A group of fashion and media entrepreneurs have thrown their weight behind a new etail business that is aiming to be “Asos for students”.
Former Fat Face and Crew Clothing chairman Clive Beharrell and ex-Daily Mail and General Trust’s Mail Newspapers managing director Guy Zitter are among the backers of Student High Street, a website that combines fashion marketplace and content.
Student High Street, which held its launch party last night, is the brainchild of 25-year-old Tom Grafton, who came up with the idea of the student-focused marketplace while at Exeter University.
Grafton said his aim is to “own” the £3.2bn student fashion market, which he said was underserved.
He said: “There’s no one specifically targeting students. They don’t want to wear mainstream brands. They’re searching for uniqueness and products that make them stand out.”
Student High Street launched with brands including Allegra, Pretty Lavish and Love Sick London on the site.
Grafton said there was a growing array of brands that were gaining notoriety across UK universities, and said Student High Street was providing a platform to help these businesses scale.
Beharrell added: “There’s a big appetite from the brands for what we have to offer, which is not just a platform but support services as well.”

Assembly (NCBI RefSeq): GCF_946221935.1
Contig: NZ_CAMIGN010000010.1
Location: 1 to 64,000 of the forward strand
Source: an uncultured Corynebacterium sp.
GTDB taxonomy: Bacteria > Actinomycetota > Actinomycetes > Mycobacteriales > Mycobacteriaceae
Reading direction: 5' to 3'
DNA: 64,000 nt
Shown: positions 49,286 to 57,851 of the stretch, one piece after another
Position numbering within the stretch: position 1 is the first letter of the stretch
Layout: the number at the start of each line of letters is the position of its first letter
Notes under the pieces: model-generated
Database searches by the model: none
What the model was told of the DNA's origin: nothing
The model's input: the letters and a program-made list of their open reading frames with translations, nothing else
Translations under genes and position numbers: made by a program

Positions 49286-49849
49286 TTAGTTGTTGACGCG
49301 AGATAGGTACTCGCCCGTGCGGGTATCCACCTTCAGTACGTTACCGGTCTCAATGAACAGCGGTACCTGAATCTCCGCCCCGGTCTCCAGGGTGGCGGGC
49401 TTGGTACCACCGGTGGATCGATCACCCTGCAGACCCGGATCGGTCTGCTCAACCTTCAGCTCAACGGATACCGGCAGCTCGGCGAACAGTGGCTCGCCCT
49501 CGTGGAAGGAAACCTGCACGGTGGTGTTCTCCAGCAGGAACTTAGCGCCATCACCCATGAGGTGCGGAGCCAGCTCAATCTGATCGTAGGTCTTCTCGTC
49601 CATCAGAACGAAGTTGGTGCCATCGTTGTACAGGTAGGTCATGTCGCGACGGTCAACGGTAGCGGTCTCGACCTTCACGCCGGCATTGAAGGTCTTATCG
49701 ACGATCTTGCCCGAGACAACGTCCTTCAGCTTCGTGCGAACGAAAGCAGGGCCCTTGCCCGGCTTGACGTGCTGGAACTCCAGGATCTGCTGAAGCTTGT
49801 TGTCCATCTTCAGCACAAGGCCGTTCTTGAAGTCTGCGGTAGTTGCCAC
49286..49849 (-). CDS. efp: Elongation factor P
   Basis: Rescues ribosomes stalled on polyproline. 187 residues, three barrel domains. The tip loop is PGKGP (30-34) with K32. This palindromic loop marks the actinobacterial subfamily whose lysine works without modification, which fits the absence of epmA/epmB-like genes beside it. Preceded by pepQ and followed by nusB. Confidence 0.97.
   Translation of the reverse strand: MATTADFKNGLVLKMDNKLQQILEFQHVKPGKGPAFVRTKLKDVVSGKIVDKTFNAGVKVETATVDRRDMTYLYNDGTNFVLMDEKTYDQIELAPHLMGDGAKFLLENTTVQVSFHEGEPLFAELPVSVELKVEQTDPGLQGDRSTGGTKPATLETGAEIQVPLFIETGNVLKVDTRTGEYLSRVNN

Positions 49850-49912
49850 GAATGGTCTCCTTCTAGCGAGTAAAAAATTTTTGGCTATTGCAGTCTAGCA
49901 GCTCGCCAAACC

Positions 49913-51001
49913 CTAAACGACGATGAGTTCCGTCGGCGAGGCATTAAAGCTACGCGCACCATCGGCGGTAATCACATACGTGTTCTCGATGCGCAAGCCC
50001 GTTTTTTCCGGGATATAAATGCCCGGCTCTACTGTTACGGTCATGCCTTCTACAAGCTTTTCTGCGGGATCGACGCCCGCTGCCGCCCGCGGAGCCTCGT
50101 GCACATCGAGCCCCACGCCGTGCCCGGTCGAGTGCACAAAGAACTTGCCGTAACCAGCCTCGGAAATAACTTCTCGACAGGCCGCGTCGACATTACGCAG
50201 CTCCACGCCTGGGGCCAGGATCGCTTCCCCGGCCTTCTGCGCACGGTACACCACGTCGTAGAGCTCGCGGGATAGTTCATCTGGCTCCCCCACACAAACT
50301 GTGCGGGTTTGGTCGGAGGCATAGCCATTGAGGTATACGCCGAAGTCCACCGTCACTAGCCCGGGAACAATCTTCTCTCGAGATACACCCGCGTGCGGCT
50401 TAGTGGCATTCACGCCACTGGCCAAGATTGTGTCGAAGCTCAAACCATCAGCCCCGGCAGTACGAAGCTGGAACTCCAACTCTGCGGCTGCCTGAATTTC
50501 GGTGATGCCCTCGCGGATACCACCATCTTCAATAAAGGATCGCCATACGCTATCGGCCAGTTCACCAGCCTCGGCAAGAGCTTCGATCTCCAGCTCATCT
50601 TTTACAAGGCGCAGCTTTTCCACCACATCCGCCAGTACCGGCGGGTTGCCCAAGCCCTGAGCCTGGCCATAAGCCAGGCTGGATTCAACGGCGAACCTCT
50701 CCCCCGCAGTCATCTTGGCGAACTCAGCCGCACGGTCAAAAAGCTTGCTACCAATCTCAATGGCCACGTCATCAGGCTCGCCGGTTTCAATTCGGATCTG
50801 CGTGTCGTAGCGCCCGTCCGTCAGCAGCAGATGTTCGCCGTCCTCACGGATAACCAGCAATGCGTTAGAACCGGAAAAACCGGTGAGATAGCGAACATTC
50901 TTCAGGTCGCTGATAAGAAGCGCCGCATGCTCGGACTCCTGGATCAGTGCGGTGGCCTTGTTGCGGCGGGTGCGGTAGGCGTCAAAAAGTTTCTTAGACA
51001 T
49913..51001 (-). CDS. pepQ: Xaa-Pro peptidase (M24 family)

Student High Street has partnered with firms including the UK Fashion & Textile Association and legal specialist Spring Law to offer support to brands that are scaling their own businesses.
Grafton has made a throng a senior hires to launch the business, including former River Island ecommerce executive Helen Colclough who takes on the role of ecommerce adviser, and ex-managing director of Vice Media-owned fashion magazine i-D Richard Martin who is marketing and digital director.
Grafton said that style is very peer-driven on campuses and Student High Street is using student ambassadors across UK universities to promote its business.
Content is also a big part of Student High Street’s platform, and the site focuses on everything from music to food to travel.
Beharrell said: “It’s not just a platform for sales, it’s a forum. Content plays a big part in how millennials shop. We’re bringing all aspects of a student’s world together under one roof.”